When you get divorced, there has to be a parenting plan that covers where the children will live and who will make decisions for them. In legal terms, where the children will live is called “physical custody” or a parenting schedule, and who will make decisions for the children is called “legal custody.”
Physical custody could have the children spending equal time with each parent, living only with one parent, and everything in between. The most common parenting schedule involves the children living primarily with one parent and spending every other weekend and one to two nights every week with the other parent.
Legal custody regards who will make major decisions for the children regarding their education, medical care, religious teaching, and extra-curricular activities. In most cases, both parents will have joint legal custody. This means that they must communicate and agree on these major decisions. The most common exception to joint legal custody is when the parents are not able to communicate and agree on decisions. In these situations, one parent is usually given the primary decision-making responsibility.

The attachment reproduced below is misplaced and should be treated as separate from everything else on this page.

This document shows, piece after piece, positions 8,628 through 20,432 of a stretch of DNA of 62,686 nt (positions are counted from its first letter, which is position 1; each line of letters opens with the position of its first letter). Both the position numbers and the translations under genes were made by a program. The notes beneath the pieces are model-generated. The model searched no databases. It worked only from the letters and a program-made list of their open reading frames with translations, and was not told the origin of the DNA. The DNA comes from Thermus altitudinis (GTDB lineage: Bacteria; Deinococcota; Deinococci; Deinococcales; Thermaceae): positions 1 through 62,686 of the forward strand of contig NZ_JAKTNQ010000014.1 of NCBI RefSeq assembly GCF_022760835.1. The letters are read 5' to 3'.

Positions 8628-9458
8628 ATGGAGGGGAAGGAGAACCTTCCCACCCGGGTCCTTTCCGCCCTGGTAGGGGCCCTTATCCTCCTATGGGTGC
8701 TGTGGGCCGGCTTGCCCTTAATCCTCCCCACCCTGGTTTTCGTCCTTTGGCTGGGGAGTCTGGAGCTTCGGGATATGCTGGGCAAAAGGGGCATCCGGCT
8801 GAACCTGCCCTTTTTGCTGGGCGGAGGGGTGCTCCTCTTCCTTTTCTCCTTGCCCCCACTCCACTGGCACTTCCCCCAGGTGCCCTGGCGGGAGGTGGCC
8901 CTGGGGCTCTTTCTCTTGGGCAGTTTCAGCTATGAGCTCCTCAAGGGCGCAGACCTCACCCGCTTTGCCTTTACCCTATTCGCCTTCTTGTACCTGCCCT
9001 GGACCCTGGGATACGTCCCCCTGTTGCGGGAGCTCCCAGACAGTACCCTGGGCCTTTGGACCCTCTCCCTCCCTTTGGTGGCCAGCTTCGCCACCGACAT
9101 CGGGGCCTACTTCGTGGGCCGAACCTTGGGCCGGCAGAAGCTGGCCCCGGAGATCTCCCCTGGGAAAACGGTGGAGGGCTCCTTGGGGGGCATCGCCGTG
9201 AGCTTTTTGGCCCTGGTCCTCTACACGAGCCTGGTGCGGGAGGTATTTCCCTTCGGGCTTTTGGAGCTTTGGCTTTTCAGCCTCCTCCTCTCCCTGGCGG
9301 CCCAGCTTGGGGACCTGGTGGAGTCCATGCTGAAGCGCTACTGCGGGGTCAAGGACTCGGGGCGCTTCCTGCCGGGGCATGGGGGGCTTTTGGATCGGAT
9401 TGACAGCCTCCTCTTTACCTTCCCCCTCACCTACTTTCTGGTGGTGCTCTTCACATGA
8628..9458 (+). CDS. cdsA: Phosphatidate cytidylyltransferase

It is always easier if the parents can agree on how to raise the children going forward. If the parents cannot agree, the Judge will determine which parenting plan is in the children’s best interests. In a situation where the parents are not able to agree, or one parent is just being unreasonable, we will involve the appropriate third-party professionals to help show why the Judge should adopt your proposed parenting plan.
I understand the importance of each step in the legal process. I will work with you the whole way to make sure that your parental rights and the best interests of your children are protected.